I understand your current 16 are just chicks and the numbers will be reduced as they grow. Without knowing a lot more about your climate, what your coop looks like, your management techniques, and your ultimate goals I’m certainly not in a position to say whether your current size is OK or not for what will be left of the original 16. You might follow the link in my signature to get some of my thoughts on space. I don’t use magic numbers, just give you things to think about. As long as that big run is available most of the time year-around you could be OK. You might want to think about droppings boards or other poop management things. I think poop management may be your biggest issue in that tiny coop, especially if they can get out into the run when they are awake. But some of that will depend on your management techniques.

I am always an advocate for lots of space. I find the more I crowd them the more behavioral problems I have to deal with, the less flexibility I have in managing problems as they show up, and the harder I have to work. I can make my life easier by not overcrowding them and I’m all about making my life easier.

I really don’t believe in magic numbers for living animals. That is for room in a coop, hen to rooster ratio, number of eggs to put under a broody hen, roost space, age to butcher, or practically anything else. We are all unique in our set-ups, goals, flock make-up, climate, management techniques, and everything else. I understand that guidelines are needed for people just starting out that don’t have experience to base decisions on. I’m all in favor of guidelines but those are just a starting point. For example, how much roost space you need is going to depend on the size of the chickens, your climate, how well the coop is ventilated and shaded, how they get to and off the roost, and whether or not you are integrating new chickens. I’m sure I’m forgetting some things. I personally like lots of roost space because tight roosts can lead to behavioral problems with my normal flock make-up but plenty of people get by with 8” per chicken on their roosts.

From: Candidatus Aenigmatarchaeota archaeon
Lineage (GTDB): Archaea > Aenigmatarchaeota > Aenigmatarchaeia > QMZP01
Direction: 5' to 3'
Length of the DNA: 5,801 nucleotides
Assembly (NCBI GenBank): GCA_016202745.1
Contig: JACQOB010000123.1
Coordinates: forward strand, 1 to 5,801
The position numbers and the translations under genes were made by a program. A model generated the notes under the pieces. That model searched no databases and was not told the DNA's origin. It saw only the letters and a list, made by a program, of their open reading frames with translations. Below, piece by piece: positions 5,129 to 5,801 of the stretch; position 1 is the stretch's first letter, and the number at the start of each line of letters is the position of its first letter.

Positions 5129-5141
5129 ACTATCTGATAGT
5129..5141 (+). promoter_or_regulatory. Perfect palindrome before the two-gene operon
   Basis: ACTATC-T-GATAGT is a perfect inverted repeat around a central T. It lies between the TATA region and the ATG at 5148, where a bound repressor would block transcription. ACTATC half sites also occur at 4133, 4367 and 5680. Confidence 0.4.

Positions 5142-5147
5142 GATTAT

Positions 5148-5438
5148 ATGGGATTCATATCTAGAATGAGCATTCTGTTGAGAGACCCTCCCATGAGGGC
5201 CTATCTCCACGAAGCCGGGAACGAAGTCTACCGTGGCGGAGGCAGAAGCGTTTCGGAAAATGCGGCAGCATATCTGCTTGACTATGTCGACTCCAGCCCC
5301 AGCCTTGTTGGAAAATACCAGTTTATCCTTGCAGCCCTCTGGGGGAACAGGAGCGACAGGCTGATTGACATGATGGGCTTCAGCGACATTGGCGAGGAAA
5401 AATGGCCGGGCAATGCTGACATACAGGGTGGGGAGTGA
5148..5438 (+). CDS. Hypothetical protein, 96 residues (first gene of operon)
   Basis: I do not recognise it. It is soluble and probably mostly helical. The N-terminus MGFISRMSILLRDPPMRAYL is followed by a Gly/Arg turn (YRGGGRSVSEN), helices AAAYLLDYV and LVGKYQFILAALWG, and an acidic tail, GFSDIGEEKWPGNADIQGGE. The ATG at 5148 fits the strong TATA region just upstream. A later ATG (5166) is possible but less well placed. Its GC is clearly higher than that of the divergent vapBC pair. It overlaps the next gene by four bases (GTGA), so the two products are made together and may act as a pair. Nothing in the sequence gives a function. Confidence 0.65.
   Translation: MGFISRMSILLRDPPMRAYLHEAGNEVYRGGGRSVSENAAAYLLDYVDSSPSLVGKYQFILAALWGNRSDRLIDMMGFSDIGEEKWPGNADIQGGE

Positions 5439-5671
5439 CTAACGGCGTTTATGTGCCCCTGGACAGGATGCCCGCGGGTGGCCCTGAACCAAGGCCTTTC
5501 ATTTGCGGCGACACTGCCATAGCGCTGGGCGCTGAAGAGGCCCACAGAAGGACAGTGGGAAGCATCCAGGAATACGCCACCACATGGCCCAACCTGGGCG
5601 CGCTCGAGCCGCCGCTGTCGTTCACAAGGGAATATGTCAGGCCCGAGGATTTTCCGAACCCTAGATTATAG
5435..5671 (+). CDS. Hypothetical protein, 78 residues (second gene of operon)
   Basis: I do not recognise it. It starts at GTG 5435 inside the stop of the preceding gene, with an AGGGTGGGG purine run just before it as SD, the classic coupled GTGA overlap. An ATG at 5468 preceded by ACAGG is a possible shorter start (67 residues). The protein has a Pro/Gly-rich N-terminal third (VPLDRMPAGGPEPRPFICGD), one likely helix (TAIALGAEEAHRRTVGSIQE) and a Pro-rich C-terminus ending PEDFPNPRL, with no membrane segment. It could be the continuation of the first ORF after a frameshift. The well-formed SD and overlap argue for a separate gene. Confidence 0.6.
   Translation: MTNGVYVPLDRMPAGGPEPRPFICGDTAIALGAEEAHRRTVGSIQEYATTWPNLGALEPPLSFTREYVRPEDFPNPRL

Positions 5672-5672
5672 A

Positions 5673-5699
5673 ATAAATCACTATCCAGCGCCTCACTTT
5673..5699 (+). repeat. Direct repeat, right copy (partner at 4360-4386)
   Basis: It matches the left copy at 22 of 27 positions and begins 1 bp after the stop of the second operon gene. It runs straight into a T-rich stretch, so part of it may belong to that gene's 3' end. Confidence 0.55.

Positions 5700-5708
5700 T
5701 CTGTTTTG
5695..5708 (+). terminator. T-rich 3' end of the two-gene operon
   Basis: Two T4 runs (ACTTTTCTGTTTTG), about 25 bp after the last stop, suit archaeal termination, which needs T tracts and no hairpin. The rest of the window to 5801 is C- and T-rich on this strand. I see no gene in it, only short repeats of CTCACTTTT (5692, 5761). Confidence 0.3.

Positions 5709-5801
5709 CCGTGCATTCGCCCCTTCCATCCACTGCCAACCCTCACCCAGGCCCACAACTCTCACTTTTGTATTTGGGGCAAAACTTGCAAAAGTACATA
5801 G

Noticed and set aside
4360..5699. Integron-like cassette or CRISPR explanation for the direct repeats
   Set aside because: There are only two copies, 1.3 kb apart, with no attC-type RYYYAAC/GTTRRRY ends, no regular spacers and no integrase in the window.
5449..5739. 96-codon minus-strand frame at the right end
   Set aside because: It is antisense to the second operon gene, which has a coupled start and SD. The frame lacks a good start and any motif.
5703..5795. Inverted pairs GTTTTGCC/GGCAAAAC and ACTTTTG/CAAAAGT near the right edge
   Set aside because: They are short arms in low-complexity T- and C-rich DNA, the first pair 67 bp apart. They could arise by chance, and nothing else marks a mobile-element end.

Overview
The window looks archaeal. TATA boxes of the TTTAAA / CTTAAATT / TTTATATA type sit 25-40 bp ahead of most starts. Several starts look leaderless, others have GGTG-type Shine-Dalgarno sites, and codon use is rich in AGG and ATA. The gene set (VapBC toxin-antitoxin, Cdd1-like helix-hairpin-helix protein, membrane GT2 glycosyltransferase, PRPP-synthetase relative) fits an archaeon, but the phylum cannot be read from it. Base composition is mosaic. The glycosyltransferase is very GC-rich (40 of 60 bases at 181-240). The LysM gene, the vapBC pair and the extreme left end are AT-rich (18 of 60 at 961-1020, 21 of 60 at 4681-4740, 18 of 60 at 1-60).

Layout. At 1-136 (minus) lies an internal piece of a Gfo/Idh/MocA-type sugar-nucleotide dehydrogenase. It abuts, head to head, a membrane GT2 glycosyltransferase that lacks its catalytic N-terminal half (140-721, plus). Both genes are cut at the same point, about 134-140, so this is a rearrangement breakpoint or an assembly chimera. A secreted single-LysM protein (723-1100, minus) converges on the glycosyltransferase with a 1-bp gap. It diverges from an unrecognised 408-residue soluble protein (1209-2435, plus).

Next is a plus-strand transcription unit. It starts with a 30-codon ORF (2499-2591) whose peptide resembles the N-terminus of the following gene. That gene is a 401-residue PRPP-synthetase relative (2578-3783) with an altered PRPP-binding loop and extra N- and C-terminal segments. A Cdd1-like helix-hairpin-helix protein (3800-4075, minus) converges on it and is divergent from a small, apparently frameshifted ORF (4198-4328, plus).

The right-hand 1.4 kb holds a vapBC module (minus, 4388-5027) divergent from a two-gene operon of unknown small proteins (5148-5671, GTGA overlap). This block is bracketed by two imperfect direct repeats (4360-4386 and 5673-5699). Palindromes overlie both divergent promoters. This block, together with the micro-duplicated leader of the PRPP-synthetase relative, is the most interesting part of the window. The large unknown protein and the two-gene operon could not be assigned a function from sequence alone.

I’ll mention one other thing to clear up a misunderstanding. Commercial chickens are not worn out and discarded after a year. Commercial meaties are butchered at 6 to 8 weeks old. They certainly don’t make a year. Commercial layers usually start laying at about 5 to 5-1/2 months, lay for around 12 to 15 months (depending on productivity), are put through a molt when productivity drops below a certain level, then lay for another 12 to 15 months before they are discarded. Of course there are exceptions, there always are, but it is more typical that commercial layers are discarded after 2-1/2 to 3 years, not after only one year. By the way, if you get these and put them through a molt to refresh their system they normally lay really well for another laying season but the productivity won’t be quite up to commercial standards. My dual purpose hens are pretty worn out after a season of laying, hatching and raising chicks too but a molt in the fall really refreshes them.